Discoveries of new dinosaur fossils show just how dangerous the lives of Earth’s early creatures were. These discoveries also show us how early creatures evolved to protect themselves from predators.
Enter Stegouros elengassen, a new genus of dinosaurs discovered in a dig down in Chile. The new dino appears to share some similarities with the ankylosaurs family, but it has one distinct difference. Notably, its tail looks more like an armored sword, than the armored clubs found on most ankylosaurs.
New dinosaur fossil with sword-like armored tail discovered
#Stegouroselengassen – These are the two reconstructions I made of this particular little ankylosaur from Chile. Traditional sculptures integrated on real landscapes thanks to Photoshop pic.twitter.com/wKDPbKLTxw
— Lucas Jaymez (@dinoesculturas) December 2, 2021
The number of fossils found around the world is stunning. The study of these fossils has brought a lot of understanding to how the Earth was during that time, and how the dinosaurs lived. Despite all that we’ve learned, there’s still a lot about the dinosaurs that we don’t know. Including different species and genus, which we’ve yet to uncover. Despite being a new specimen, researchers believe that the Stegouros elengassen belongs to the ankylosaur family.
Researchers named the dinosaur based on the makeup of its body. Stegouros comes from a combination of the Greek words stego and uros. Stego translates roughly to roof, while uros means tail. The second part of the name, elengassen, means armored beast. That term is derived from Aónik’enk mythology, according to The Weather Channel.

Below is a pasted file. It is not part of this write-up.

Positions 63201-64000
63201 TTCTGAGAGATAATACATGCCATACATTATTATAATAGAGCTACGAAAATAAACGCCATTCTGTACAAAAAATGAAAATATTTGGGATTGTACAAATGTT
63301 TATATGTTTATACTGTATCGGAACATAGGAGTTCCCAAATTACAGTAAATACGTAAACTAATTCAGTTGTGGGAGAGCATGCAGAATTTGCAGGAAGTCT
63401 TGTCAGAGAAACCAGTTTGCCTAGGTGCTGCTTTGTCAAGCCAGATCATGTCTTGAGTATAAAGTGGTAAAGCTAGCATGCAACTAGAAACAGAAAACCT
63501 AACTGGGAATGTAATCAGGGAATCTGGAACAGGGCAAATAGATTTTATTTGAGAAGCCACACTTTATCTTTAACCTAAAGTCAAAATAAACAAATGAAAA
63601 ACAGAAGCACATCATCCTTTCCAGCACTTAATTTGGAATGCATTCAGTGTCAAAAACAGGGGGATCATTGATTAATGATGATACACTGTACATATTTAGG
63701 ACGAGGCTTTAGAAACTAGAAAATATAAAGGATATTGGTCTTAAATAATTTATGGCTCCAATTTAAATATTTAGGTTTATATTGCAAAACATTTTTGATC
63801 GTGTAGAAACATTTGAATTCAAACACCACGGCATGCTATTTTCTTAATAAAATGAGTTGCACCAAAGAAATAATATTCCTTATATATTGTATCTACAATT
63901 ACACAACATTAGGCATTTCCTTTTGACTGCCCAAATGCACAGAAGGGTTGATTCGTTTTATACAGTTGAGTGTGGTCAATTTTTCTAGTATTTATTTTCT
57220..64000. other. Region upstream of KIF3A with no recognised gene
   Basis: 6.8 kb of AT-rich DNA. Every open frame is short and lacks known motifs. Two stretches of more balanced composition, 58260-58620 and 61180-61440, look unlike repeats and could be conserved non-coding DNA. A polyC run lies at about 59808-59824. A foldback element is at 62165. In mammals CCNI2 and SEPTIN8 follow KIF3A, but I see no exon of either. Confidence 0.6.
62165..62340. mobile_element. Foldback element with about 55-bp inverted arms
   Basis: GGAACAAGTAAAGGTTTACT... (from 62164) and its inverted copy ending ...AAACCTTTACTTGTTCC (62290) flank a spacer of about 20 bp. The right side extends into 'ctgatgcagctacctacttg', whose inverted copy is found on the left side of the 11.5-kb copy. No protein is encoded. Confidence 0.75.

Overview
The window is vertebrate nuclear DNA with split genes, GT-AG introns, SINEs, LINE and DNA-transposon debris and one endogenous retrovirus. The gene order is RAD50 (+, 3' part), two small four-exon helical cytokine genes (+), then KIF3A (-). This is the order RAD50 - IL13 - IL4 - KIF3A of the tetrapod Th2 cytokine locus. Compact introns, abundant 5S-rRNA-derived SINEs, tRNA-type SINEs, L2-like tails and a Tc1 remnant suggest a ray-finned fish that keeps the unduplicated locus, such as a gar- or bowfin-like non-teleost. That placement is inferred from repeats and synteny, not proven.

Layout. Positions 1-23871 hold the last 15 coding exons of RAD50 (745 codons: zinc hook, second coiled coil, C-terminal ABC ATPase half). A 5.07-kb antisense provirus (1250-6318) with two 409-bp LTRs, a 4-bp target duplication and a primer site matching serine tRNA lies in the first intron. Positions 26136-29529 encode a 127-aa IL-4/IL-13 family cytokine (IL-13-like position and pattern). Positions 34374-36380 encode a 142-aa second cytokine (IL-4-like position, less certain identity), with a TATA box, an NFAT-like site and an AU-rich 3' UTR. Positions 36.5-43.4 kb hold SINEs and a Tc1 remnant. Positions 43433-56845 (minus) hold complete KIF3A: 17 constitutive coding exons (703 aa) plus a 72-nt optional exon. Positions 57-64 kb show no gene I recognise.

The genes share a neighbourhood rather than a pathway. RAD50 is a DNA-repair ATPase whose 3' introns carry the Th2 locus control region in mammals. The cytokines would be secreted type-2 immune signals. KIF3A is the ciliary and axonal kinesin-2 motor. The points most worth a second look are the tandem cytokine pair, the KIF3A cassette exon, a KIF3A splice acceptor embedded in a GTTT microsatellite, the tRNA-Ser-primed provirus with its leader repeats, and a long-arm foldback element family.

The researchers believe the Stegouros elengassen lived during the late Cretaceous period, somewhere between 71.7 million and 74.9 million years ago. Researchers estimate the creature was around 6.5-foot-long, and that it was an herbivore.
An evolutionary conundrum
The team of researchers first discovered the dinosaur fossils for the Stegouros elengassen in 2018 in the Magallanes Province, Patagonia, in Chile. They found that the skeleton was roughly 80 percent complete. Previously researchers had only discovered two other specimens in this region. However, those fossil sets were too incomplete to shed and specific light on their genus. Researchers believe that these dinosaur fossils could shed some new light into the evolution gap of these armored dinosaurs.
A study on the fossils, which was published in the journal Nature, suggests that the breaking of Pangaea during the Jurassic period could account for the changes between the Ankylosaurus and the Stegouros elengassen. The body is much smaller than other dinosaurs in the ankylosaurs family. Additionally, the armor found on its body is lighter, too.
The study also notes that armored dinosaurs found in the southern Gondwana region are “rare and enigmatic”. That includes the area where this new fossil was discovered